b_leftb_right
This is an open access article under the terms of the Creative Commons Attribution-NonCommercial-NoDerivs License, which permits use and distribution in any medium, provided the original work is properly cited, the use is non-commercial and no modifications or adaptations are made.

Original Article

Eating-related distress and need for nutritional support of families of advanced cancer patients: a nationwide survey of bereaved family members

Koji Amano1,*, Isseki Maeda2, Tatsuya Morita3, Yoshiro Okajima4, Takashi Hama5, Maho Aoyama6, Yoshiyuki Kizawa7, Satoru Tsuneto8, Yasuo Shima9, Mitsunori Miyashita6

Article first published online: 15 FEB 2016

DOI: 10.1002/jcsm.12102


How to Cite

Amano, K., Maeda, I., Morita, T., Okajima, Y., Hama, T., Aoyama, M., Kizawa, Y., Tsuneto, S., Shima, Y., and Miyashita, M. (2016) Eating-related distress and need for nutritional support of families of advanced cancer patients: a nationwide survey of bereaved family members. Journal of Cachexia, Sarcopenia and Muscle, 7: 527–534. doi: 10.1002/jcsm.12102.

Author Information

1

Department of Palliative Medicine, Osaka City General Hospital, Osaka City, Osaka, Japan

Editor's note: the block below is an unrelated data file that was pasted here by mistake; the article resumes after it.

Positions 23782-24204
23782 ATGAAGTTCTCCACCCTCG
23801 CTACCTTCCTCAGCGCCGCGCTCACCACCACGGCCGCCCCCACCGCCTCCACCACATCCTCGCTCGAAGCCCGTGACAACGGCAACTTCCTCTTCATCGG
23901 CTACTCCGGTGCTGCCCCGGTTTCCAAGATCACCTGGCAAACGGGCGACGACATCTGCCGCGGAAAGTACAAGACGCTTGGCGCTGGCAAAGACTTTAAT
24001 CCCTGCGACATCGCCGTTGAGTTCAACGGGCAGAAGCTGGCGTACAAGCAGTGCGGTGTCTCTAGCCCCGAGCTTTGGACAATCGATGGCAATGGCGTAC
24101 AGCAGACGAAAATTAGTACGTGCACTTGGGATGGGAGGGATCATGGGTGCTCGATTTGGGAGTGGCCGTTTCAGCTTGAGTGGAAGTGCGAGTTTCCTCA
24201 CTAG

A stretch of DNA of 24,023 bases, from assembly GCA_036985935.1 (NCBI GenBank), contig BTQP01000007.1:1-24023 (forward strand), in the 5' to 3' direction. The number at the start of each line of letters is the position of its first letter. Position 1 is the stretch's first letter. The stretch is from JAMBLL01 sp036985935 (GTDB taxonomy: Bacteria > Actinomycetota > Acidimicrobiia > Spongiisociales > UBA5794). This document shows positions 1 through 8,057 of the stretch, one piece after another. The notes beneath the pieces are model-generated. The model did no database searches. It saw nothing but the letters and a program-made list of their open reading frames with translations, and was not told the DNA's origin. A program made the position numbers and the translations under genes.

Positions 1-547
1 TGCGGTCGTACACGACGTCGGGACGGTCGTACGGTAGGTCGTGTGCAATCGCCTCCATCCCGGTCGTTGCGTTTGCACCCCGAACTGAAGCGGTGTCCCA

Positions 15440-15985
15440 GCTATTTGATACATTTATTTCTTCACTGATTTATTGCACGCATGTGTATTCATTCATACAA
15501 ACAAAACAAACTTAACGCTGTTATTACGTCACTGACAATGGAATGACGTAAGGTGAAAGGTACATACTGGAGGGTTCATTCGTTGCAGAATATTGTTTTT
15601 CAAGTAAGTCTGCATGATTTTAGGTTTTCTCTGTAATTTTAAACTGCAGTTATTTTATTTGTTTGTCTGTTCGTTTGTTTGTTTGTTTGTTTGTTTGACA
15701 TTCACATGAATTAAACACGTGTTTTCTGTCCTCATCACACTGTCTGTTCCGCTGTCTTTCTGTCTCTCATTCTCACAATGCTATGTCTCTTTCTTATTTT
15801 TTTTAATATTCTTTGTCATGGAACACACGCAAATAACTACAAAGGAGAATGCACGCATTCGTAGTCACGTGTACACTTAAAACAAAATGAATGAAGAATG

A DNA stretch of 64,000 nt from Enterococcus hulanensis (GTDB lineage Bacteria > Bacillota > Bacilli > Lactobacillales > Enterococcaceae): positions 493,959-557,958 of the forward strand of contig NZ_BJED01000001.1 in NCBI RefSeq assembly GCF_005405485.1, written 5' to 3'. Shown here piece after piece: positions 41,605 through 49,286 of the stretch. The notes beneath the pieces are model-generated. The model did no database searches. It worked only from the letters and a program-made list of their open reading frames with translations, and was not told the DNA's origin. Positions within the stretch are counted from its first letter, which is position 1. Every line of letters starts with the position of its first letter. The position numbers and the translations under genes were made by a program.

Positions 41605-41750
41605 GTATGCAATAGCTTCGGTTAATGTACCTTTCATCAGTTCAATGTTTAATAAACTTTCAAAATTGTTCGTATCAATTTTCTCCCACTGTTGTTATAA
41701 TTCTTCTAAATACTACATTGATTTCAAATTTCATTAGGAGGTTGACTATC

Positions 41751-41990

2

Department of Palliative Medicine, Graduate School of Medicine, Osaka University, Suita City, Osaka, Japan

3

Palliative and Supportive Care Division, Seirei Mikatahara General Hospital, Hamamatsu City, Shizuoka, Japan

4

Department of Psychiatry, Jichi Medical University Saitama Medical Center, Saitama City, Saitama, Japan

5

Palliative Care Team, Osaka Medical Center for Cancer and Cardiovascular Diseases, Osaka City, Osaka, Japan

6

Department of Palliative Nursing, Health Sciences, Tohoku University Graduate School of Medicine, Sendai City, Miyagi, Japan

7

Department of Palliative Medicine, Kobe University Graduate School of Medicine, Kobe City, Hyogo, Japan

8

Palliative Care Center, Department of Palliative Medicine, Kyoto University Hospital, Kyoto, Japan

9

Department of Palliative Medicine, Tsukuba Medical Center Hospital, Tsukuba City, Ibaraki, Japan

*Correspondence to: Koji Amano, Department of Palliative Medicine, Palliative Care Team, Osaka City General Hospital, 2-13-22 Miyakojima-hondori, Miyakojima-ku, Osaka 534–0021, Japan: Tel: +81-6-6929-1221: Fax: +81-6-6929-1091, E-mail: kojiamano4813@gmail.com

Abstract

Background

A number of advanced cancer patients are suffering from physical and psychosocial burdens because of cancer cachexia, and these burdens also greatly impact on their family members and relationships between patients and family members. It is necessary to consider the psychosocial impact of cancer cachexia on family members of advanced cancer patients.